The WasteWatcher: The Staff Blog of Citizens Against Government Waste

SIGAR: U.S. Facilitated Afghan Corruption, Reacted Slowly

The WasteWatcher is the staff blog of Citizens Against Government Waste (CAGW) and the Council for Citizens Against Government Waste (CCAGW). For questions, contact

The first in a series of “lessons learned” reports released in September 2016 by the Special Inspector General for Afghanistan Reconstruction (SIGAR) John Sopko has indicated that the U.S. introduced billions of dollars of aid into a corrupt system, sometimes benefiting militia members and warlords.  

According to the report, in some instances, U.S. aid contributed to the very problems it was attempting to alleviate:  “Corruption undermined the U.S. mission in Afghanistan by fueling grievances against the Afghan government and channeling material support to the insurgency…The United States contributed to the growth of corruption by injecting tens of billions of dollars into the Afghan economy, using flawed oversight and contracting practices, and partnering with malign powerbrokers.”

Further, the U.S. did not react quickly enough to identify the manners in which corruption in Afghanistan undermined its mission and how it was contributing to the problem.

Previous findings by the SIGAR have been well publicized, including a $43 million gas station that should have cost approximately $500,000; $34 million spent on Camp Leatherneck, which was never used; and $5.4 million spent on unworkable incinerators at Forward Operating Base Sharana, which left service members to burn waste and other noxious materials in open-air pits, leading to illness.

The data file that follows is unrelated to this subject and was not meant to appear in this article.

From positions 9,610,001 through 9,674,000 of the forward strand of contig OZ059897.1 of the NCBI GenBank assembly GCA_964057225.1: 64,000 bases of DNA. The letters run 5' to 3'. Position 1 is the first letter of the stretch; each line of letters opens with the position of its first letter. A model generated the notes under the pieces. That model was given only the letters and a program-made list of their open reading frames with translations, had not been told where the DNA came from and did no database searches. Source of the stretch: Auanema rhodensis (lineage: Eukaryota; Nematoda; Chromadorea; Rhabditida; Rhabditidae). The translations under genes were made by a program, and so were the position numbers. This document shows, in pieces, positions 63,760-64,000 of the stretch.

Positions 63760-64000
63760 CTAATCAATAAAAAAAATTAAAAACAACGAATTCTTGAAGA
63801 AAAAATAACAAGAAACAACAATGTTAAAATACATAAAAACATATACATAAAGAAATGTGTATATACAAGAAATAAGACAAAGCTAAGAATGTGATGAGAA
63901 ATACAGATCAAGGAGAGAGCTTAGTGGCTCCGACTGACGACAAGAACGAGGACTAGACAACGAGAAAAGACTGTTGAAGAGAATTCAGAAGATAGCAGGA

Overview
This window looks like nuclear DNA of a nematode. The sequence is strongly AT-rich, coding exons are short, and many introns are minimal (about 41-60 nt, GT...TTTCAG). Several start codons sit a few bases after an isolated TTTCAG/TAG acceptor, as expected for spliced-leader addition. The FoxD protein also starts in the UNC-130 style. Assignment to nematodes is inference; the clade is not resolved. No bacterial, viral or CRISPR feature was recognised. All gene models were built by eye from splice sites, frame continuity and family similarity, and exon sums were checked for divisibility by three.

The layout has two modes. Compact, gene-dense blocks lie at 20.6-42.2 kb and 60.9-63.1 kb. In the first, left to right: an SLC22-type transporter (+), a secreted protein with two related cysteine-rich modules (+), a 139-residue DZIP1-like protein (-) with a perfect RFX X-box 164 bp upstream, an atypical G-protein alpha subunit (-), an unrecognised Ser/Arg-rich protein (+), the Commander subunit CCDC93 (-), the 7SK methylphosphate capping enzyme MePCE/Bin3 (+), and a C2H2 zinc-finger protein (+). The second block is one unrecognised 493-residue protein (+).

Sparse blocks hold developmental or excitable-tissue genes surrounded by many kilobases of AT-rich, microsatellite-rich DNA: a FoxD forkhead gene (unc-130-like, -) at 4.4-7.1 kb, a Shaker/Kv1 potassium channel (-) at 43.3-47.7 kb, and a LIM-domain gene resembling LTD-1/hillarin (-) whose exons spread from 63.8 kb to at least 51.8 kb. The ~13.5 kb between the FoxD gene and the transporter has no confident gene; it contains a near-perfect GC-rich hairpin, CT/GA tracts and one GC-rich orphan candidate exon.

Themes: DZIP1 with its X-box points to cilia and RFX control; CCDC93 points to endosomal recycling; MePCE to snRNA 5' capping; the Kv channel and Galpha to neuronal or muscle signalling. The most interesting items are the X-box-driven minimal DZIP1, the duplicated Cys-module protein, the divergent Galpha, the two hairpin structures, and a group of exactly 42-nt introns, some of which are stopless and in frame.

In a September 14, 2016 address before the Carnegie Endowment for International Peace, SIGAR Sopko cited the importance of the lessons learned from the Afghan conflict:  “Considering that more than 2,300 Americans have died in Afghanistan and that Congress has appropriated nearly $115 billion for Afghanistan reconstruction – a number that does not include [the estimated $680 billion] spent on U.S. military operations there – it would be an absolute dereliction of duty not to try to extract lessons from 15 years of struggle.”

A series of 11 recommendations by the SIGAR for avoiding similar issues in the future included treating anti-corruption efforts as a national security priority and more thoroughly vetting contractors operating in war zones.


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